Studies found that students involved in a structured fitness or athletic skills program had improved classroom behavior, achieved set goals and maintained good grades. [7]

What is Good Nutrition and What are the Benefits to My Child?


Good nutrition means that a child is eating a well balanced diet that includes protein, fat, complex carbohydrates and fiber. [4]

Students who maintain a better diet have improved behavior and ultimately help to create a better learning environment for all the students in the classroom. Sociological and economical studies have shown that a higher quality diet directly correlate to improved

performance on exams.

Health and wellness initiatives focused on the improvement of children's health have shown to aid in academic success for students. [5]

"Synergy Wellness allows for the intentional monitoring of student's dietary and fitness behaviors. Our Wellness Portfolio component provides data to create Individual Fitness and Nutrition Plans for each student."

Intentional monitoring of student dietary and fitness behaviors can provide guardians and schools with the data needed to strategically design a Wellness Plan that fits the specific need of the child. Through our holistic approach to Health and Wellness, Synergy School of Tomorrow seeks to provide each student with the tools and resources necessary to ensure their success at home and in school. This early success will propel them toward a future founded in rich principals and offer them mental, physical and emotional security.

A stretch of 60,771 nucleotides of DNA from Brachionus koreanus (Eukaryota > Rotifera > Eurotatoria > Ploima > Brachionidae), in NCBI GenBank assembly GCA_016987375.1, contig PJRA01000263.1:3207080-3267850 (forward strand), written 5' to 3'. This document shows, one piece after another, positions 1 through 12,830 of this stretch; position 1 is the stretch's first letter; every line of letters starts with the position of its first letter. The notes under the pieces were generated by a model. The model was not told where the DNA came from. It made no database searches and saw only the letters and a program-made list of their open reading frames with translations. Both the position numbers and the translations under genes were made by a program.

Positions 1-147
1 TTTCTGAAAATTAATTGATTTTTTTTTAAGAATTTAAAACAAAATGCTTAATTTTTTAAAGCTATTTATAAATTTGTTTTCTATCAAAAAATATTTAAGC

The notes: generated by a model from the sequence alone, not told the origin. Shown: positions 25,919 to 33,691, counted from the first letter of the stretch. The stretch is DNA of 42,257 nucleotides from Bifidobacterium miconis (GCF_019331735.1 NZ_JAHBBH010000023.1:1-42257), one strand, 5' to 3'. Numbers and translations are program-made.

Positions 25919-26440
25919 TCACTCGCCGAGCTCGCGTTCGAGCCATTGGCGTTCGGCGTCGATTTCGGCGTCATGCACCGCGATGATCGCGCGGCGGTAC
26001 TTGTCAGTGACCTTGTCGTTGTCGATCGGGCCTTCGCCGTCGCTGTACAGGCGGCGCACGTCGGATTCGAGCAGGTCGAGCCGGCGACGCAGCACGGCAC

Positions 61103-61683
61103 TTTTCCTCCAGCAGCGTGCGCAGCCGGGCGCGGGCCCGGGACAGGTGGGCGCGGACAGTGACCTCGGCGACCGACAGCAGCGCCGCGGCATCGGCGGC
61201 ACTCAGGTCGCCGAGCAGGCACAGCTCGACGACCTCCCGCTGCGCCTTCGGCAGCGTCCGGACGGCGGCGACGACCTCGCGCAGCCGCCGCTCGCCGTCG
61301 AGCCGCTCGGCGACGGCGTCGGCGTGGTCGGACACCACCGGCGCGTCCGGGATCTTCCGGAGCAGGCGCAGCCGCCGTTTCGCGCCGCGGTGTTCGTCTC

Contribution by: Wisdom, Tracy - District Campus Director | Synergy School of Tomorrow


[1] CDC Centers for Disease Control and Prevention (2019, June). Childhood Obesity Facts: Prevalence of Childhood Obesity in the United States

[2] American Psychological Association citation Lu, S. (2016, June). Obesity and the growing brain. Monitor on Psychology, 47(6).

[3] American Academy of Pediatrics, The Emotional Toll of Obesity, A Parent's Guide to Childhood Obesity: A Road Map to Health (2017, December) April 17, 2020

[4] Zhao, Guanggao et al. “Effect of Physical Activity on Cognitive Development: Protocol for a 15-Year Longitudinal Follow-Up Study.” BioMed research international vol. 2017 (2017): 8568459. doi:10.1155/2017/8568459

[5] Phd Just, David, 3 Ways Nutrition Influences Student Learning Potential and School Performance, Word Press (2019, June) April 17, 2020,

[6] US Department of Agriculture, Physical Activity, USDA: Choose MyPlate, April 17, 2020,

[7] Centers for Disease Control and Prevention. The association between school based physical activity, including physical education, and academic performance.

Atlanta, GA: U.S. Department of Health and Human Services; 2010.

[8] Childhood Obesity and Depression: Connection between these Growing Problems in Growing Children Gloria M. Reeves, Teodor T. Postolache, Soren Snitker Int J Child Health Hum Dev. Author manuscript; available in PMC 2008 Oct 16. Published in final edited form as: Int J Child Health Hum Dev. 2008 Aug; 1(2): 103–114. PMCID: PMC2568994